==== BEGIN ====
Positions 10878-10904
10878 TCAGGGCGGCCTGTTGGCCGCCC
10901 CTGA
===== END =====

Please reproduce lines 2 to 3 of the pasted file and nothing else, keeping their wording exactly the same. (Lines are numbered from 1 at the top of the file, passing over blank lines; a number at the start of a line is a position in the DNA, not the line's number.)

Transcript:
10878 TCAGGGCGGCCTGTTGGCCGCCC
10901 CTGA